Spending time in sacred reading, listening with the ear of the heart, makes everything new. Listening with the ear of the heart is the essence of the Rule—“we should strive…to become listening people, listening to the word of God spoken to us throughout Jesus Christ who is still alive in our hearts.” Listen to this new podcast from Fr. Mauritius Wilde.




Rome: Packing and unpacking can be a lot of work

It’s been a little over a month since I’v­e returned from Rome. I’ve reported on official business of the Oblate Congress in a four-part blog series on Being Benedictine. Continue reading “Rome: Packing and unpacking can be a lot of work”

Pilgrimage Day for the World Congress of Benedictine Oblates, Part 4

Hearing from speakers, having small group discussions, sharing meals and worshipping in daily prayers and Mass were on the agenda for 5 out of the 6 days of the conference. The exception, Wednesday, November 8, was a special day for the participants of the 4th World Congress of Benedictine Oblates.


Our morning started with attending the General Audience of Pope Francis at St. Peter’s Square. We were delighted to be seated on the platform, very near where the Holy Father was also seated. His message on the Eucharist was followed with a welcome for visiting groups with a special mention of Benedictine Oblates. For many oblates, this was one of the most magical moments of the week. Continue reading “Pilgrimage Day for the World Congress of Benedictine Oblates, Part 4”

4th World Congress of Benedictine Oblates, part 3 {Benedictine Oblates stand at a crossroads in monastic history}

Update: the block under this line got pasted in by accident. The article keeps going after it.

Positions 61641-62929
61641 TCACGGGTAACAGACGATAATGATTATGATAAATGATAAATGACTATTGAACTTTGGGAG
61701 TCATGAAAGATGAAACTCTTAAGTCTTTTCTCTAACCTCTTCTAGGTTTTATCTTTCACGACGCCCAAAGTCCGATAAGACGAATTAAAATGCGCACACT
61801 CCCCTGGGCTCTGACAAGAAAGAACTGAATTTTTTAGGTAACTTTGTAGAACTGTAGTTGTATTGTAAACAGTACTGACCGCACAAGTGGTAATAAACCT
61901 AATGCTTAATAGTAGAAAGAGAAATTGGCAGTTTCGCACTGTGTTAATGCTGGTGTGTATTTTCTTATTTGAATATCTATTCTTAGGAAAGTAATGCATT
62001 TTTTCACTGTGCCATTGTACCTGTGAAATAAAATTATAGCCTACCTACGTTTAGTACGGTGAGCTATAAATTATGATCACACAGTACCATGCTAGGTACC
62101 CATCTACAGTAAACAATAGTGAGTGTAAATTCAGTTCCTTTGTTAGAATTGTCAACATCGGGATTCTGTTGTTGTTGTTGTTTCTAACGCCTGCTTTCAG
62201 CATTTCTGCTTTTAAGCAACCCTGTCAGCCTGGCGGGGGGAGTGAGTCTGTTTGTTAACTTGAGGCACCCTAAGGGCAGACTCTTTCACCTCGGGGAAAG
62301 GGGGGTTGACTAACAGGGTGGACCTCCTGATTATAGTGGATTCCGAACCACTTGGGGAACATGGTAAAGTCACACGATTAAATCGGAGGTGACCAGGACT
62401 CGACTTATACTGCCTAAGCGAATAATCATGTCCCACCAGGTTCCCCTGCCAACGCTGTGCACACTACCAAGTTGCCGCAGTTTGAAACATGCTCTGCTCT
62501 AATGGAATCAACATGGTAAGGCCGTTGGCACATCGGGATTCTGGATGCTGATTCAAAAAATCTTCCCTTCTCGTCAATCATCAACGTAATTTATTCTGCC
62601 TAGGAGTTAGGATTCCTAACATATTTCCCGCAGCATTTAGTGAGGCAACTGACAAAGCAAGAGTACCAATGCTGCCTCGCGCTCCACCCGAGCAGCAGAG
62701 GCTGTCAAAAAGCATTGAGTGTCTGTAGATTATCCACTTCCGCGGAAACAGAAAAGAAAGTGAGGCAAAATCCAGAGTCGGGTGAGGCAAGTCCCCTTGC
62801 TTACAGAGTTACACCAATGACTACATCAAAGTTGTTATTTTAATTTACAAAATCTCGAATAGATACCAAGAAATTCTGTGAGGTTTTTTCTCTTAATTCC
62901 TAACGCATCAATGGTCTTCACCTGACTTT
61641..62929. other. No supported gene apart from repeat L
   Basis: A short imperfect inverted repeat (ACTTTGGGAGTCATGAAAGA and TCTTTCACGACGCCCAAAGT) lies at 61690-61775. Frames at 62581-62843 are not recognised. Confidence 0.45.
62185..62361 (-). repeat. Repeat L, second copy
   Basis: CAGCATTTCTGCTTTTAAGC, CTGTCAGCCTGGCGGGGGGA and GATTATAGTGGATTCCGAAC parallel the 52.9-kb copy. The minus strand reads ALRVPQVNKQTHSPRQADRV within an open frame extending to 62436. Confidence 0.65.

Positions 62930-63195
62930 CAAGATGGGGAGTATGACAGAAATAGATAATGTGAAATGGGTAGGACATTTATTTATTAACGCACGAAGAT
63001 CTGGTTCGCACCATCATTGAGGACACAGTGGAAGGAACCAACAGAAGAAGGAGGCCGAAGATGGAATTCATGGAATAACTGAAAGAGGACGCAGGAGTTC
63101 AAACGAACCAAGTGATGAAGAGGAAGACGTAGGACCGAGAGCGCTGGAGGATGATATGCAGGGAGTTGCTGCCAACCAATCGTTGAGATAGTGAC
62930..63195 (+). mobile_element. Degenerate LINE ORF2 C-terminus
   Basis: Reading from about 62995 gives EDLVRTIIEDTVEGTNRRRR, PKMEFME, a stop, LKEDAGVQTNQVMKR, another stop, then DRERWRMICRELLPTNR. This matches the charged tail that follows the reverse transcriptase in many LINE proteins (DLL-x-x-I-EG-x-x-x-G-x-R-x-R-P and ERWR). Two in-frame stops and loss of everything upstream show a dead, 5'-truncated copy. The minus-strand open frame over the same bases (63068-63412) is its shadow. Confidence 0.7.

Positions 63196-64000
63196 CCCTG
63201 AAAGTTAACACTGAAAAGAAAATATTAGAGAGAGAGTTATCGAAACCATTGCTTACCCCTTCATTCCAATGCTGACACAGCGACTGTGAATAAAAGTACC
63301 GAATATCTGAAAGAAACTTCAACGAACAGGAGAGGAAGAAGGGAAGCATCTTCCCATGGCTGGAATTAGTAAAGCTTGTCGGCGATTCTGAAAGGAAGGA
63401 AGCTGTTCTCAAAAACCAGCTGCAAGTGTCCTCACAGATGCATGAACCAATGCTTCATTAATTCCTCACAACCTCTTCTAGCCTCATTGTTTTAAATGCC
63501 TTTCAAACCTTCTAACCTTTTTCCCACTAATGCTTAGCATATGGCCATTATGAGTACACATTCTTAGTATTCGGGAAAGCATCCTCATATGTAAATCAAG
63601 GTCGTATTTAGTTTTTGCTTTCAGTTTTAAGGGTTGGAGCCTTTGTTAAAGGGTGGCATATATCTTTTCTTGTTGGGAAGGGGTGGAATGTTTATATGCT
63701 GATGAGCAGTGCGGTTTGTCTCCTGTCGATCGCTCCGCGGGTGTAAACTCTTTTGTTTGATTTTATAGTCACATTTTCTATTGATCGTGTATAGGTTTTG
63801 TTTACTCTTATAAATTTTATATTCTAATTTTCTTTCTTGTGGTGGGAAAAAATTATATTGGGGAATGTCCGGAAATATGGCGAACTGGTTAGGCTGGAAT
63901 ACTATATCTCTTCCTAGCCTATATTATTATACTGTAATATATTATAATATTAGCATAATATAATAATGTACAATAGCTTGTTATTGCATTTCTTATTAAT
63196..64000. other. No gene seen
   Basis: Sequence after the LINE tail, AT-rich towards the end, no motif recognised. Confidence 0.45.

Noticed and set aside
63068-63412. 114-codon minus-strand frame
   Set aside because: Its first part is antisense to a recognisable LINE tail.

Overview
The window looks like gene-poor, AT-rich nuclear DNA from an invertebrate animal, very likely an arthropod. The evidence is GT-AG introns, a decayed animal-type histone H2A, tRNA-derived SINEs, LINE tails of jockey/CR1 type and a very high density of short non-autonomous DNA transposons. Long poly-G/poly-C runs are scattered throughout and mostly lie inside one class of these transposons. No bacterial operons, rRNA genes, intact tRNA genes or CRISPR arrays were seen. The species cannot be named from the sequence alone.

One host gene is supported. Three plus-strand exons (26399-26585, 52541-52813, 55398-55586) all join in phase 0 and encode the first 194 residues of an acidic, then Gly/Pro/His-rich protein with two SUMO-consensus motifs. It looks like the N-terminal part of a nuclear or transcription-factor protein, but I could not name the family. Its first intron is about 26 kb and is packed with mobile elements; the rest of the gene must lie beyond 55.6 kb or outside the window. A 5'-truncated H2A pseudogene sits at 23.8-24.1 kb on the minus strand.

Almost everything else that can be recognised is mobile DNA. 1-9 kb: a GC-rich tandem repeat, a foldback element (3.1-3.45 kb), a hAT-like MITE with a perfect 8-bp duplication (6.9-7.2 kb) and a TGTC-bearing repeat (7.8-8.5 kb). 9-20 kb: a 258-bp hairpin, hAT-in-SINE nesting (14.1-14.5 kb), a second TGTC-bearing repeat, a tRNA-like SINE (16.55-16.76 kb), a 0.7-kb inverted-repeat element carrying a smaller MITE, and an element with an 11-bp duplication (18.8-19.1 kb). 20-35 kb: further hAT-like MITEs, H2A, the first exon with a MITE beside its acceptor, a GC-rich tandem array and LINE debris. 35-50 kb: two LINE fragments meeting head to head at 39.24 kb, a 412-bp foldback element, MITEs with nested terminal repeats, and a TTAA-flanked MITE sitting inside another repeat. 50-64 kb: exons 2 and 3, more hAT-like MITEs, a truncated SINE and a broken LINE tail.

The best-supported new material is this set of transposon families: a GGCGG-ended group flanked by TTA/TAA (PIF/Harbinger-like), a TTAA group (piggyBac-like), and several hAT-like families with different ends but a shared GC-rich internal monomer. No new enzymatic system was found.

Attending the 4th World Congress of Benedictine Oblates was an opportunity to experience a sense of community with and to learn from our oblate family around the world.


An important component of the Congress was meeting in small groups during the six-day event. We discussed the values embraced in Benedictine spirituality, addressed obstacles we face, including program formation, diminishing monasteries, and promotion of the oblate way of life, and brainstormed a vision for the future.

Our conversations touched on a number of challenging questions: What does it mean to be an oblate? As an oblate, how can I change my way of life to be a good example? What can our oblate groups do locally, regionally or internationally to ensure the future of Benedictine spirituality? What personal skills or abilities can I offer my oblate program?

My small group ~ Bottom right: Judith Valente. Excerpts from her article, “Benedictine Oblates stand at a crossroads in monastic history”  are shared in this post.

Continue reading “4th World Congress of Benedictine Oblates, part 3 {Benedictine Oblates stand at a crossroads in monastic history}”